Famous Players.......

Lauren Bay Regula She began playing softball at age 12, and graduated from Oklahoma State University in 2004 and holds several all-time OSU records. She was a part of the Canadian Softball team who finished 9th at the 2002 World Championships in Saskatoon, Saskatchewan and part of the Canadian Softball team who finished 5th at the 2004 Summer Olympics. Bay Regula pitched in 2005 for the Chicago Bandits of the National Pro Fastpitch; in 2006, Bay signed with the expansion Philadelphia Force.
Jennie Finch former American softball player who pitched for the USA national softball team and the Chicago Bandits. Finch helped lead Team USA to the gold medal at the 2004 Summer Olympics and a silver medal at the 2008 Summer Olympics. Time magazine described her as the most famous softball player in history
Crystl Bustos Crystl Bustos is a third baseman, born in Canyon County, California. Crystl is going to represent the USA this summer at Beijing for a third Olympics in a row. She is probably the best hitter in softball today. Bustos also coaches softball and is involved in charity work.
Dot Richardson Dr. Dot Richardson was born on September 22, 1961 in Orlando, Florida. At age 13, she played in her first ASA Women’s Major Fast Pitch National Championship, making her the youngest player in ASA history to play in a Women’s Major Fast Pitch National Championship. She began her career in 1972 playing for the Union Pack Jets in Orlando. When Richardson retired after the 2000 Summer Olympics, she set a legacy for herself that will be hard just to equal. Between 1972-2000, Richardson won All-America honors 15 times, played on 10 championship teams, won the Erv Lind Award (top defensive player in Women’s Major Fast Pitch National Championship) seven times, won two Olympic Gold medals, was a member of five Pan American teams, and four ISF World Championship teams.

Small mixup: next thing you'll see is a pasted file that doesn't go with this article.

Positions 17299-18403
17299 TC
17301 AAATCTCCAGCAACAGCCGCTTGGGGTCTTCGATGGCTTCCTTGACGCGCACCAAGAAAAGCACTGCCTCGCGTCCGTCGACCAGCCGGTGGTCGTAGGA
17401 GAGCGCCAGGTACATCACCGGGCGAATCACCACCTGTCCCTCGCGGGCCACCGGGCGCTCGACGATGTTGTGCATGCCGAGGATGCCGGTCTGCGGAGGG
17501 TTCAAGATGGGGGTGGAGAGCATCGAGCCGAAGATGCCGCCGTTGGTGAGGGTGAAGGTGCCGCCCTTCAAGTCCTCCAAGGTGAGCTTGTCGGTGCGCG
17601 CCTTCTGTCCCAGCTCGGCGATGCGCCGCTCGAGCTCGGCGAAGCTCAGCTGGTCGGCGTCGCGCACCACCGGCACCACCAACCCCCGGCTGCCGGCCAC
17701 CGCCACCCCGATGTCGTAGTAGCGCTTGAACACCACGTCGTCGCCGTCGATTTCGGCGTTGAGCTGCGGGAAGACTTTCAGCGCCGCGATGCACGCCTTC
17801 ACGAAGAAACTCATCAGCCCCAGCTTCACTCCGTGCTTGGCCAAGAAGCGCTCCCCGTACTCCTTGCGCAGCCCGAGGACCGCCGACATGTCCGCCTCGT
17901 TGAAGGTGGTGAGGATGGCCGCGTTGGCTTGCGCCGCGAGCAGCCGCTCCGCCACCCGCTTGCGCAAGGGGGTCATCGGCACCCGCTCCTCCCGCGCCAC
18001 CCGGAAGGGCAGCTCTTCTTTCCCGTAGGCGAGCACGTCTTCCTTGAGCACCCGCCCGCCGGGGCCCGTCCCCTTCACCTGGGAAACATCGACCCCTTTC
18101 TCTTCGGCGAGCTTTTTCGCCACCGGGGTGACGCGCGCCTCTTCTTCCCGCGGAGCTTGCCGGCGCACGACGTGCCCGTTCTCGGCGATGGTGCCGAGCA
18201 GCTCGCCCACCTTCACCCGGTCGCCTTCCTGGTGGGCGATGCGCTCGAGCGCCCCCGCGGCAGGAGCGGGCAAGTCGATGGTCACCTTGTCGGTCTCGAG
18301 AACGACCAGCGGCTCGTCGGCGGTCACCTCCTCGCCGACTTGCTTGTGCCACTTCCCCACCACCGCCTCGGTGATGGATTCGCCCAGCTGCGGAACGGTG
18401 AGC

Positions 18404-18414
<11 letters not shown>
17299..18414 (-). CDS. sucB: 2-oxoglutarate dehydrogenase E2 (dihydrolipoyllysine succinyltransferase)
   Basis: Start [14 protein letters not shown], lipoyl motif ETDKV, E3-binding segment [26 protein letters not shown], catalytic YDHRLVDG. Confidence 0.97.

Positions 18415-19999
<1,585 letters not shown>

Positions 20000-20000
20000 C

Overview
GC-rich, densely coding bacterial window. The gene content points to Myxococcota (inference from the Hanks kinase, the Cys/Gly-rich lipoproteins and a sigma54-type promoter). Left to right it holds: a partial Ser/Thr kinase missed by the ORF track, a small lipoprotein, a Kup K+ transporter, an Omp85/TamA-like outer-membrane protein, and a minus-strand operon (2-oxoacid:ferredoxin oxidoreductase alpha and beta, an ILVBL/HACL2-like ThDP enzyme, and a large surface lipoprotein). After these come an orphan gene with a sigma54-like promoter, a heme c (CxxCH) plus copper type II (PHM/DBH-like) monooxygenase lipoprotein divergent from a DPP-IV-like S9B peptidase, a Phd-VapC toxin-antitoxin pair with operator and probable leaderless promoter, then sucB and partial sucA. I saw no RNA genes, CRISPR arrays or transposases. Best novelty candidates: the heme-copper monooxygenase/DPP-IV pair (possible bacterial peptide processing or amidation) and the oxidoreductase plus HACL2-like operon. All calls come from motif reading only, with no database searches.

Joan Joyce Joan Joyce is the only head coach Florida Atlantic softball has had in its 11-year history. Under Joyce the program's accomplishments are unmatched: eight-consecutive Atlantic Sun Conference Championships (1997-2004) and six-straight NCAA Tournament appearances (1999-2004), both A-Sun records; 510 total wins; and a .673 winning percentage.
Lisa Fernandez She returned to the coaching staff in 2007 after taking two years off from the US National Team for the birth of her son and playing competitively during the past two summers as part of the launch of the PFX tour. She is one of five former Bruins to play on the 1996 gold-medal winning US Olympic Team and one of six Bruins included on the active roster for the gold medal winning squad of 2000. She was the top hitter and pitcher in the tournament, and led the US to a third consecutive gold medal in 2004 in Athens, Greece where she posted a .545 batting average which was a new record for an Olympic tournament.
Michele Mary Smith

Michele Mary Smith was born in Califon, New Jersey who has played for the USA Olympic/National Team, Toyota Shokki (Japan Pro League), WPSL Gold, Redding Rebels and NJ Belles. Smith began to play softball at five years old but only began to pitch at the age of fifteen. She plays several positions, those being pitcher/dh/1b/RF. Her career for Team USA began in 1990, where her team finished second in the ASA Women’s Majors National Championships but Smith was named to the 1st team All-American. Also in 1990, she was picked as the USOC Softball Sportsperson of the Year, won a bronze medal at the USA Softball National Team Festival (was the best batter of the festival with .455 and 5 RBI and she even pitched the third no hitter in festival history), and finally in 1990 she won a gold medal with Team USA at ISF World Championships (she was the winning pitcher of the championship game, pitched the only perfect game and was named MVP of the Championship.

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